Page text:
But as I said before, much of it is luck, and timing, particularly in this field, where the subjects are always in motion and a slight movement of the hand tying the suture knot can result in either a breath-taking shot or an utter failure to capture the moment.
The most dramatic and vivid photographs often come at mundane moments, or unexpected situations. In medical photography, where the subject matter combines with a dramatic interplay of color, light and shadow to illustrate some of life’s most pivotal moments such as birth, death and life-saving operations – it is surprising how important the background elements are.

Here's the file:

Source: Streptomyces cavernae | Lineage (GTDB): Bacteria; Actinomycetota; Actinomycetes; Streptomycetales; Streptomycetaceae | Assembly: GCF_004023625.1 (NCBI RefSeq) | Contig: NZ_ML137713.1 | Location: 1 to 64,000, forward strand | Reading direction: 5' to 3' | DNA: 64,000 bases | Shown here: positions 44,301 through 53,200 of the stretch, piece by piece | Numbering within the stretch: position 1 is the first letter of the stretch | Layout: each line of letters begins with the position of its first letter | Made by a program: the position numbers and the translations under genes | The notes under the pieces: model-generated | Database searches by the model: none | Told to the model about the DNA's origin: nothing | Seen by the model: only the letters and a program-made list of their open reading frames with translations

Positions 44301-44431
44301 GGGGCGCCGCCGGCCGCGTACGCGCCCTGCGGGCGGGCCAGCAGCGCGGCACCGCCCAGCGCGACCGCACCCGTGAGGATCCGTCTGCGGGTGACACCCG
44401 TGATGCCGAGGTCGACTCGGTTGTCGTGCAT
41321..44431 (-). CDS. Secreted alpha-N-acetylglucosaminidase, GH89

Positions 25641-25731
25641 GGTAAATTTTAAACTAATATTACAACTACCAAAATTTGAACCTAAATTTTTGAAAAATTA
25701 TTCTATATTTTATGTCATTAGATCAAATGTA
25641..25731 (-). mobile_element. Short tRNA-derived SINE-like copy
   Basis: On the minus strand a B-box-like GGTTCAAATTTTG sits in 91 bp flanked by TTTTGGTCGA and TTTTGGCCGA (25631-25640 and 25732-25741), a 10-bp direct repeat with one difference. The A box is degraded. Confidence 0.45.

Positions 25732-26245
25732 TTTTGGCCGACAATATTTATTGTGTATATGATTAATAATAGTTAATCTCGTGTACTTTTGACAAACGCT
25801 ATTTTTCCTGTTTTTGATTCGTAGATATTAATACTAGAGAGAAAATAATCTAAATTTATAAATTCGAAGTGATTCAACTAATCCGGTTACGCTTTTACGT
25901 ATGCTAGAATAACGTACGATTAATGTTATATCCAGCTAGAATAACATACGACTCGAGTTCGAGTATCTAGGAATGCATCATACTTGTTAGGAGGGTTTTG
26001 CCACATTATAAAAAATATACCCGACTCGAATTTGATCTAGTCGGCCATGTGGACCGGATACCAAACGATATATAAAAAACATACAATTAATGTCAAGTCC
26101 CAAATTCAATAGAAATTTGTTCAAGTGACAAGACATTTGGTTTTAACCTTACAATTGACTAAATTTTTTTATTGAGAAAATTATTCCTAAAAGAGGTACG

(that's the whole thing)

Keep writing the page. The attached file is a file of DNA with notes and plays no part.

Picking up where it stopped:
Here in Mexicali, I have been taking photographs of different surgeons for several weeks at different facilities across the city. But, almost unanimously, all of the photographs, regardless of subject at Hospital Almater are lackluster and uninspiring. Contrast this with the glorious photos from the public facilities such as Hospital General de Mexicali, and Issstecali.
The culprit is immediately apparent, and it demonstrates how such carefully planned such as aesthetics and interior design can have unintended consequences. The very studied, casual beigeness used to communicate upscale living in the more public parts of the hospital are destroying the esthetics of the operating room services they are selling. Whereas, the older facilities, which have continued the use of traditional colored drapes and materials do not have the problem.